Intuit claims that you don’t need to know double-entry accounting (Accounting Basics—The Important Stuff) to use QuickBooks. Most of the time, that’s true. When you write checks, receive payments, and perform many other tasks in QuickBooks, the program unobtrusively handles the double-entry accounting for you. But every once in a while, QuickBooks transactions can’t help, and your only choice is moving money around directly between accounts.
In the accounting world, these direct manipulations are known as journal entries. For example, if you posted income to your only income account but have since decided that you need several income accounts to track the money you make, journal entries are the mechanism for transporting money from that original income account to the new ones.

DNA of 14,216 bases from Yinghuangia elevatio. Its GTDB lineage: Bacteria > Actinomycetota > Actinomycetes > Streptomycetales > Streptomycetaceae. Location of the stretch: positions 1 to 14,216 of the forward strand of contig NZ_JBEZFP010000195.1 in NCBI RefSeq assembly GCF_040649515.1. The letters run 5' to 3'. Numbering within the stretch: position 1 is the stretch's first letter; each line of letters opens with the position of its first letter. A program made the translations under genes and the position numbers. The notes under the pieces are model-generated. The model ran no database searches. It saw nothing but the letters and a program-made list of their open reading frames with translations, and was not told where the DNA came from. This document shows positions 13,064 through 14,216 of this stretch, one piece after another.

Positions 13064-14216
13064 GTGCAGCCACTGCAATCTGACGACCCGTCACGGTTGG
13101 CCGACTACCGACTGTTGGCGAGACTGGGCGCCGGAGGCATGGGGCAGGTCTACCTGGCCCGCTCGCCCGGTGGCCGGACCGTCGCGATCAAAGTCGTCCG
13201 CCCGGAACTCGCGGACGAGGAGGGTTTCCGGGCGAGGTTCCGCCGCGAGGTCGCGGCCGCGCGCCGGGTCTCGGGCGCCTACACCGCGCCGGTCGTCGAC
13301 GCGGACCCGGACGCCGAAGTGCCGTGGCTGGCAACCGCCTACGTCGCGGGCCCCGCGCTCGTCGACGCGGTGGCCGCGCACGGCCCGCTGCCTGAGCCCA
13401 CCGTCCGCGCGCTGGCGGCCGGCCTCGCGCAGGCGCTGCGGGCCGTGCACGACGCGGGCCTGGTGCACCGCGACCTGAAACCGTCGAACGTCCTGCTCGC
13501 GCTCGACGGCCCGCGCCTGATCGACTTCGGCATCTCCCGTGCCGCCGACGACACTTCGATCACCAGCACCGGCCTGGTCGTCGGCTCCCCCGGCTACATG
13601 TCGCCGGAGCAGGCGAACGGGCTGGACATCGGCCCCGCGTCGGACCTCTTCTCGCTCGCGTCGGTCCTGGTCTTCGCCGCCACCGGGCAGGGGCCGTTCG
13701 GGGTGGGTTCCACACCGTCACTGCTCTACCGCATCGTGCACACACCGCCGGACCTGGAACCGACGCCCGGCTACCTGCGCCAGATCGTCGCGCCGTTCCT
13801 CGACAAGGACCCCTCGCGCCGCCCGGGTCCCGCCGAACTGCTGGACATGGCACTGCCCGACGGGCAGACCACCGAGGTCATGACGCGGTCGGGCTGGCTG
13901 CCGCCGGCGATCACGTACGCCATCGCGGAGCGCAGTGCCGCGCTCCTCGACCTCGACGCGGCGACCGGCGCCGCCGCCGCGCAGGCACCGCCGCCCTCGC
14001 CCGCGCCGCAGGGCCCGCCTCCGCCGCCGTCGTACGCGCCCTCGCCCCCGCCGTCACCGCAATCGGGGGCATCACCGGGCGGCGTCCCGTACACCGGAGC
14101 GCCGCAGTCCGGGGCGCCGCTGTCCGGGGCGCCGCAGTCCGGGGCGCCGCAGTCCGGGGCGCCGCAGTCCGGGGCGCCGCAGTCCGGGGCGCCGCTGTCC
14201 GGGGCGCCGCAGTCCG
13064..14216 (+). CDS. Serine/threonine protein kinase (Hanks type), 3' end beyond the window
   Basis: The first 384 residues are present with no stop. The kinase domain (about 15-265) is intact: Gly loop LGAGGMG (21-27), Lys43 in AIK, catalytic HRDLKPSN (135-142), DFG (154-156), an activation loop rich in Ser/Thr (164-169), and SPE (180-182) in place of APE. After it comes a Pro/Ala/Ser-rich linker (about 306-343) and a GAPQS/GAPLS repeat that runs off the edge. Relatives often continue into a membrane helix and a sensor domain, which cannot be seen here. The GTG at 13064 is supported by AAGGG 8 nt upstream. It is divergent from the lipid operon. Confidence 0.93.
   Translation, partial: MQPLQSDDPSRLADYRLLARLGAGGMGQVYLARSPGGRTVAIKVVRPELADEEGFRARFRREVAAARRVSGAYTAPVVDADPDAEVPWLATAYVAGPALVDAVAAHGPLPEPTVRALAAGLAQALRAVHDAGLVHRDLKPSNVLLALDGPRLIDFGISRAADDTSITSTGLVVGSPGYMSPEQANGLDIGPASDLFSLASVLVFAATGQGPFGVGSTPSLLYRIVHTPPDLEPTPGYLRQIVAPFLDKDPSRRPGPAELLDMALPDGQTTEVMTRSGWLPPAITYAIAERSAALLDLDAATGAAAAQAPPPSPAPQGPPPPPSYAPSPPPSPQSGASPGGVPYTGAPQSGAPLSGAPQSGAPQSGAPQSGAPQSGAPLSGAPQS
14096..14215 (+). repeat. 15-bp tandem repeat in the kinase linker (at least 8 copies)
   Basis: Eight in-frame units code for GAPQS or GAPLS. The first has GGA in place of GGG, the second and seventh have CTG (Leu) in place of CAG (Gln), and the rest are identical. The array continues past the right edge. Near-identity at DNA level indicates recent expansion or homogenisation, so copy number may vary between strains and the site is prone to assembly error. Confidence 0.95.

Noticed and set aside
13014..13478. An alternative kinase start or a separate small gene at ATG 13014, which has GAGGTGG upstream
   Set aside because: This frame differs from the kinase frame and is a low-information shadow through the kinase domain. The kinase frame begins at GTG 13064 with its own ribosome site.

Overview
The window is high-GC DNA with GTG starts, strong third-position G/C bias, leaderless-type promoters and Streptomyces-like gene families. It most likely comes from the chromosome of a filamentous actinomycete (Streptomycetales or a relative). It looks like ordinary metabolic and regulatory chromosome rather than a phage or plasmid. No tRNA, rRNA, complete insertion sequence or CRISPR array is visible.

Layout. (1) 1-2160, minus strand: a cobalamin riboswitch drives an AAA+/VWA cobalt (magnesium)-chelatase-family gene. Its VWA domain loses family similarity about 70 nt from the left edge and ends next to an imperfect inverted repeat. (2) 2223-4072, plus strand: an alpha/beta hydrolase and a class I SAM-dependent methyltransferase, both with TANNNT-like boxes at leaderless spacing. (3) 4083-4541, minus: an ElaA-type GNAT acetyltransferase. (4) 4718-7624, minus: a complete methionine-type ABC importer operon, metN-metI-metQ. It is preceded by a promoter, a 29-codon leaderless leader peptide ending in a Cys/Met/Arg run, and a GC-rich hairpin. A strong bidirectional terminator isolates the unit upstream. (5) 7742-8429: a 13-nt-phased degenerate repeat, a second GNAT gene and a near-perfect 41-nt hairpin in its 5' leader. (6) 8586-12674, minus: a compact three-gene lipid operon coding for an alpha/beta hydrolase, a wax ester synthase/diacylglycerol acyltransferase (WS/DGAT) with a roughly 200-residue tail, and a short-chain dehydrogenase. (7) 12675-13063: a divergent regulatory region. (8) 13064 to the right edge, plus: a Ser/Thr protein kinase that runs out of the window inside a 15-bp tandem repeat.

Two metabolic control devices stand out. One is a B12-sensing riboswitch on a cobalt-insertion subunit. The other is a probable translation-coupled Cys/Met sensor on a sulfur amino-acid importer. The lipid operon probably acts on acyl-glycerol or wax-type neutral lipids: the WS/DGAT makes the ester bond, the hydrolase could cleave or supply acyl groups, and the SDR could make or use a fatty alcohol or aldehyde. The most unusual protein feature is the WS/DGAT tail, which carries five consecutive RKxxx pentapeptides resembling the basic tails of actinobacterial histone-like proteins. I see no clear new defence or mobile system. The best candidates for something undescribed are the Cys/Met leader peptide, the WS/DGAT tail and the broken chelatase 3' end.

The steps for creating a journal entry are deceptively easy; it’s assigning money to accounts in the correct way that’s maddeningly difficult for weekend accountants. And unfortunately, QuickBooks doesn’t have any magic looking glass that makes those assignments crystal clear. This chapter gets you started by showing you how to create journal entries and providing examples of journal entries you’re likely to need.
In the accounting world, you’ll hear the term “journal entry,” and see it abbreviated JE. Although QuickBooks uses the term “general journal entry” and the corresponding abbreviation GJE, both terms and abbreviations refer to the same account register changes. ...